The Tsangpo Gorge in Tibet, one of the deepest canyons in the world, formed when tectonic forces pushed up the earth and steepened the path of a river that then caused massive erosion, a new study finds.
The discovery rewrites the geological history of the region, which some researchers thought was caused by massive river erosion that triggered tectonic uplift in the Eastern Himalaya.
"Our observation in the end is relatively simple," said Dirk Scherler, a geologist at the GFZ German Research Centre for Geosciences in Potsdam. He and his colleagues said they think an unknown event caused an increase in tectonic uplift rates about 3 million years ago. As the uplift became more pronounced, about 2.5 million years ago, it dammed the Yarlung Tsangpo River that runs through the region, preventing it from flowing down the mountains. [Infographic: How Tectonics Shaped Yarlung Tsangpo Gorge]
"So the river either turns into a lake and gives up, or if it's carrying enough sediment, it can fill in that [area] and keep spilling over the edge," said Kelin Whipple, a professor of geomorphology at Arizona State University, who was not involved in the study.
Once the river dropped enough sediment and made it over the natural dam, it quickly flowed down the mountain. At that point, the mountain was steeper because of the increased tectonic uplift, causing the river to run faster and leading to vast erosion in the gorge, the researchers said.
Yet, the research team needed evidence of the ancient sediment to support their idea. The year before, civil engineers from the China Earthquake Administration had gathered core samples after drilling at five locations along the Yarlung Tsangpo River. One researcher visited the California Institute of Technology in Pasadena, and shared the core samples with Scherler, who was completing his postdoctoral research in geology.
Scherler and his colleagues examined the drill-core samples — some retrieved from up to 0.6 miles (1 kilometer) deep — to see whether the area in question had a sediment deposit. "And sure enough, there was," said Whipple, who wrote an opinion piece, published today (Nov. 20), about the study for the journal Science. "And they show it very nicely in their study."
The core samples contained sand, rounded gravel and larger rocks cemented together, a mix indicative of sediment from a flowing river, the researchers said. About 2,600 feet (800 meters) below the surface, the samples contained bedrock, showing that the sediment had filled an ancient canyon.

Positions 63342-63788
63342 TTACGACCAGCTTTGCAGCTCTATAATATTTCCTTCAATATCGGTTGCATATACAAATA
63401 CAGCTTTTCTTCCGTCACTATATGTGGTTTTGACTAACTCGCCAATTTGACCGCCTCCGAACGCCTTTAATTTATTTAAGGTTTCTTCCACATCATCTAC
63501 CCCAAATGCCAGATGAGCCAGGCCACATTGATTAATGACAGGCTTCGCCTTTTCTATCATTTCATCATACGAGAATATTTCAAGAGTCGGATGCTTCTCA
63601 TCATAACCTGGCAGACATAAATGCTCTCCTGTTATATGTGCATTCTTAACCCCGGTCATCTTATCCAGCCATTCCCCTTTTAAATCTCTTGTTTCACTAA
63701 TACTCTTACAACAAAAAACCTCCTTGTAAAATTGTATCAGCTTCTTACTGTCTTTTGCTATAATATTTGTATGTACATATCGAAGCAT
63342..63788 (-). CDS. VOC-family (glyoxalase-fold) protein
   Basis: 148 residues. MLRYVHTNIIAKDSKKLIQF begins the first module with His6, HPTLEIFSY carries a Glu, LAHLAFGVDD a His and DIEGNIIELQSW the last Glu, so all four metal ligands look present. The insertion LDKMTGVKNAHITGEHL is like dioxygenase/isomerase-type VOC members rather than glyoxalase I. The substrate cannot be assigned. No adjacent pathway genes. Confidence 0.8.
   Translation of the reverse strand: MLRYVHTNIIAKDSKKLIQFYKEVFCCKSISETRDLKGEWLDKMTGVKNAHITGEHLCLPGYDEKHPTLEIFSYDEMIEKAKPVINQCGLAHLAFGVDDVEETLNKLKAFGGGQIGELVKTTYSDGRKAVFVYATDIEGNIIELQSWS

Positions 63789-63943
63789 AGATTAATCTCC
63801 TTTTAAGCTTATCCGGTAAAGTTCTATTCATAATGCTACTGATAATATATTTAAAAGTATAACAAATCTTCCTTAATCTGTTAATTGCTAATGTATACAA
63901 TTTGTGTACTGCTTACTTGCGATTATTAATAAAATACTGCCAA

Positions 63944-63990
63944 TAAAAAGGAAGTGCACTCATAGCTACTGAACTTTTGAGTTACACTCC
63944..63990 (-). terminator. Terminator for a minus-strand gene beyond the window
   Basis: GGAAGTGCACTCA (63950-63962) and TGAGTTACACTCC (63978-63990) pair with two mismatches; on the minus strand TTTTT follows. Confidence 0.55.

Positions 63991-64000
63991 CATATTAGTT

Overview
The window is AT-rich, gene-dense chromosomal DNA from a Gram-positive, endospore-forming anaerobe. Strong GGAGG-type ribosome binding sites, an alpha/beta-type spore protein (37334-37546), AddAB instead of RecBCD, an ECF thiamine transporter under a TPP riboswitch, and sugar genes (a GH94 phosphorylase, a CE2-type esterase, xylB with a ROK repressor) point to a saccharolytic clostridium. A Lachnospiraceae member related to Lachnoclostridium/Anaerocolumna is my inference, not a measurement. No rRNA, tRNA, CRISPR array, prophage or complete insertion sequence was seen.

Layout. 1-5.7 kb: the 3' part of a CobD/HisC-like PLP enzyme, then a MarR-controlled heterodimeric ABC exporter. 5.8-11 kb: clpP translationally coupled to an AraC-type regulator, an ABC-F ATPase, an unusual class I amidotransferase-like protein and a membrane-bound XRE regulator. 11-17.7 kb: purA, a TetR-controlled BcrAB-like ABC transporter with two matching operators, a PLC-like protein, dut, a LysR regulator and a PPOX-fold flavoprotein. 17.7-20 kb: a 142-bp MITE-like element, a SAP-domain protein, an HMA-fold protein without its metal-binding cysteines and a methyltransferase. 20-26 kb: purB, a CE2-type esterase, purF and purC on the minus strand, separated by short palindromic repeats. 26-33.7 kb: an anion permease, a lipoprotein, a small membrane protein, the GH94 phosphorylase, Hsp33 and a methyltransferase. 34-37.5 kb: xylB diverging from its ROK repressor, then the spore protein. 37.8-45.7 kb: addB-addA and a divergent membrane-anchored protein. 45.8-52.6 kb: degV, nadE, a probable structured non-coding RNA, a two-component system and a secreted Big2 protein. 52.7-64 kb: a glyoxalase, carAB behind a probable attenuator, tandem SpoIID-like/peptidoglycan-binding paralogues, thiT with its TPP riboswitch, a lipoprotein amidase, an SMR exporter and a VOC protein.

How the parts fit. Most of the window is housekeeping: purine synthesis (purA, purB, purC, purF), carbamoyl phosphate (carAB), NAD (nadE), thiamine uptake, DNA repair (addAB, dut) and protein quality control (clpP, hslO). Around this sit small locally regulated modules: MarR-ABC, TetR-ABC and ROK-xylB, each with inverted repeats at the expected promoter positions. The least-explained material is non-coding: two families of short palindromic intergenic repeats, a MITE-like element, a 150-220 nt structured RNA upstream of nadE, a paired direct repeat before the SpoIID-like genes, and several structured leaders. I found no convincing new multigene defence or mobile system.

The researchers studied the sediments at the bottom of the core samples — the earliest sediment layers — and measured two isotopes: beryllium-10 and aluminum-26. These isotopes are made when sediment is exposed to cosmic rays, high-energy radiation from space. The isotopes decay at different rates once the sediment is buried, and the river began dropping sediment about 2.5 million years ago, the researchers said.
Until now, many researchers viewed part of the Tsangpo Gorge, called the Namche Barwa massif, as a poster child of how rivers may influence tectonics.
Perhaps the Yarlung Tsangpo River collided with the Brahmaputra River, which are now connected, the model suggested. The collision may have diverted the Yarlung Tsangpo River, and caused it to cut down the mountain, quickly eroding it.
As the rock eroded, it would have become lighter, making it easier for the tectonic forces below to push the rock up in a so-called "tectonic aneurysm," which would have made the mountains steeper, Whipple said.
"In response to that very rapid erosion, you're thinning and weakening the crust as it's getting hotter in response to the erosion, bringing hot rocks closer to the surface," Whipple said. "And that induces a response where the rocks actually start flowing toward that spot, and cause a bunch of uplift."
Another idea suggests that glaciers interacting with the Yarlung Tsangpo River cut out the gorge during the various ice ages, Scherler said.
It's still possible that a tectonic aneurysm took place in the gorge before the unexplained uplift, but not 2.5 million years ago, the researchers said.
"Here, erosion has not triggered tectonics, but the river has responded to the tectonics," Scherler said.
The new study was published today (Nov. 20) in the journal Science.
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Laura is the archaeology and Life's Little Mysteries editor at Live Science. She also reports on general science, including paleontology. Her work has appeared in The New York Times, Scholastic, Popular Science and Spectrum, a site on autism research. She has won multiple awards from the Society of Professional Journalists and the Washington Newspaper Publishers Association for her reporting at a weekly newspaper near Seattle. Laura holds a bachelor's degree in English literature and psychology from Washington University in St. Louis and a master's degree in science writing from NYU.